+-----+-------+
| num | val   |
+-----+-------+
|   1 | Tokyo |
|   2 | Osaka |
|   3 | Nara  |
+-----+-------+
3 rows in set (0.00 sec)

mysql57> ALTER TABLE t3 ADD check_val tinyint AS (IF(val IN ('Tokyo', 'Osaka'), 1, NULL)) NOT NULL; -- Add VIRTUAL generated column.
Query OK, 0 rows affected (0.01 sec)
Records: 0  Duplicates: 0  Warnings: 0

mysql57> SELECT * FROM t3;
+-----+-------+-----------+
| num | val   | check_val |
+-----+-------+-----------+
|   1 | Tokyo |         1 |
|   2 | Osaka |         1 |
|   3 | Nara  |         0 |
+-----+-------+-----------+
3 rows in set (0.00 sec)

mysql57> INSERT INTO t3 (num, val) VALUES (4, 'Kyoto');
ERROR 1048 (23000): Column 'check_val' cannot be null

With VIRTUAL generated column, the data which is already stored don't be affected by fake CHECK constraint.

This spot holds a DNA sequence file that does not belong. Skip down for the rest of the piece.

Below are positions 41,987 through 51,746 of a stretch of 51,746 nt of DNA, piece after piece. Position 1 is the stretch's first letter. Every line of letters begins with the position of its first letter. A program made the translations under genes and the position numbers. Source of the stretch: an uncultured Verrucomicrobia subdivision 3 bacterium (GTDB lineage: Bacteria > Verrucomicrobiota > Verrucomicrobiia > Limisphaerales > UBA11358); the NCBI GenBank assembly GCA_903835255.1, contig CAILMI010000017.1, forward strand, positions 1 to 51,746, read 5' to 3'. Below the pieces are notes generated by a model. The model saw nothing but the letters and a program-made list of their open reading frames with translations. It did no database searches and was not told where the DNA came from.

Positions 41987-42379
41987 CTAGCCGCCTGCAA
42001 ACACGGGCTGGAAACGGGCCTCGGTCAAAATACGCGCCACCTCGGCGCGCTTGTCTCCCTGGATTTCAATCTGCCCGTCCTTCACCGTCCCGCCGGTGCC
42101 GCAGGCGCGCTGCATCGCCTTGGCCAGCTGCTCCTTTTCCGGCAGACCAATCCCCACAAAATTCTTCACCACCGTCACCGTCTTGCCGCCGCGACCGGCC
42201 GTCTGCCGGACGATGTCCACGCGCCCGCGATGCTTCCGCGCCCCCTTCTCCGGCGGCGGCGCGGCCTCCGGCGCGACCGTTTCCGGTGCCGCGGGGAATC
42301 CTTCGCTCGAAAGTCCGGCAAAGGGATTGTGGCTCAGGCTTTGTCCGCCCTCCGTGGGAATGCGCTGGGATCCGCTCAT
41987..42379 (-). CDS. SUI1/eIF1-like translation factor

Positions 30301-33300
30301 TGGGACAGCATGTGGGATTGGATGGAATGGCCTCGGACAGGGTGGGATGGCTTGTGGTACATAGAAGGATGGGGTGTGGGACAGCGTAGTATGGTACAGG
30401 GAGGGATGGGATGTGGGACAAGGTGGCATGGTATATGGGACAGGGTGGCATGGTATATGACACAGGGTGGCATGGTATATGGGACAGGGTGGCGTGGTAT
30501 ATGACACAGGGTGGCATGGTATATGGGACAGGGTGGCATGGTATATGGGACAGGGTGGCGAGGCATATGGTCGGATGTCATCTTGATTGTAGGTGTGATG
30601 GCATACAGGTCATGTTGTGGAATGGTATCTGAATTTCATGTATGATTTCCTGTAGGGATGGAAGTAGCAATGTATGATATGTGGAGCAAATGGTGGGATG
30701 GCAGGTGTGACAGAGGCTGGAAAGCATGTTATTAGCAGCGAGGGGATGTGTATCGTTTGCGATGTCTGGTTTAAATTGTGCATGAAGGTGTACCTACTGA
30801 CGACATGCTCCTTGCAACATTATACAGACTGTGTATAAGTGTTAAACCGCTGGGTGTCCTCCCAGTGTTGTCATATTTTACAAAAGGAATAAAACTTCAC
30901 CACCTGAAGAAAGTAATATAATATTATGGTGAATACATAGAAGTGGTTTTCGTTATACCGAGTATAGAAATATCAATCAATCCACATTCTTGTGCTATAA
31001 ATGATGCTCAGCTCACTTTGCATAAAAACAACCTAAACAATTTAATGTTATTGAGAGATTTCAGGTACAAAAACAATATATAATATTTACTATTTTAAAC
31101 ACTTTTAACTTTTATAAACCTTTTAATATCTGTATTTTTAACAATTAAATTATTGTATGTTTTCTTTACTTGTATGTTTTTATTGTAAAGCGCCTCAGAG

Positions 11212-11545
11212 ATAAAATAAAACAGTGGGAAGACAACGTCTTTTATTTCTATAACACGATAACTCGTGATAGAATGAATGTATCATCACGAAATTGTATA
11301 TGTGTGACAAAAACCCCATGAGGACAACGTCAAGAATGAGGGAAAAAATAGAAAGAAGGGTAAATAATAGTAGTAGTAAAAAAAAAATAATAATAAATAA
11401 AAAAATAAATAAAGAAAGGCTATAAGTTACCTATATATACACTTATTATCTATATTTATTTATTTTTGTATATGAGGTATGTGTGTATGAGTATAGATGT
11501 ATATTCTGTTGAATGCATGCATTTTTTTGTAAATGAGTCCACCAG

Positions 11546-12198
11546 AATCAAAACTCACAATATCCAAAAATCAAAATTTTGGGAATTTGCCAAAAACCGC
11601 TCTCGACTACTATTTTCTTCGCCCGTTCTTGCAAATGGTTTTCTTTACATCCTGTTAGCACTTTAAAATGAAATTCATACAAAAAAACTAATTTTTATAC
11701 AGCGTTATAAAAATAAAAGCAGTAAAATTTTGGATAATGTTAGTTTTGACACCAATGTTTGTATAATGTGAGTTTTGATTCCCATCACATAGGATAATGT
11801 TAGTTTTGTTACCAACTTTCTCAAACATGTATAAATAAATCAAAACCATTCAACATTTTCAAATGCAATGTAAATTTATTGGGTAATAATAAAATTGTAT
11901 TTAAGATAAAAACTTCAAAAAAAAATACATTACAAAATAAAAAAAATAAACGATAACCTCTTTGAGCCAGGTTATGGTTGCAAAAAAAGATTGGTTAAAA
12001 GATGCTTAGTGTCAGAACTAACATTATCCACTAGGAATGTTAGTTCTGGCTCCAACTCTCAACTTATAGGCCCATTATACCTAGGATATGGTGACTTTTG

VIRTUAL: Column values are not stored, but are evaluated when rows are read, immediately after any BEFORE triggers.
http://dev.mysql.com/doc/refman/5.7/en/create-table.html#create-table-generated-columns

VIRTUAL generated `check_val` doesn't calculate at the time of ALTER TABLE, thus this case doesn't affect stored data but new data are under constraint.


mysql57> ALTER TABLE t3 DROP check_val;
Query OK, 0 rows affected (0.01 sec)
Records: 0  Duplicates: 0  Warnings: 0

mysql57> SELECT * FROM t3;
+-----+-------+
| num | val   |
+-----+-------+
|   1 | Tokyo |
|   2 | Osaka |
|   3 | Nara  |
+-----+-------+
3 rows in set (0.00 sec)

mysql57> ALTER TABLE t3 ADD check_val tinyint AS (IF(val IN ('Tokyo', 'Osaka'), 1, NULL)) STORED NOT NULL;
ERROR 1048 (23000): Column 'check_val' cannot be null

The other hand, with STORED generated column, all exist data are calculated and checked during ALTER TABLE.
If the table already has invalid (for fake CHECK constraint) data, ALTER TABLE fails.

This is a stage of idea, is not practice in production environment.
But this idea maybe satisfy some case of "OMG, doesn't MySQL have CHECK constraint!?" situation.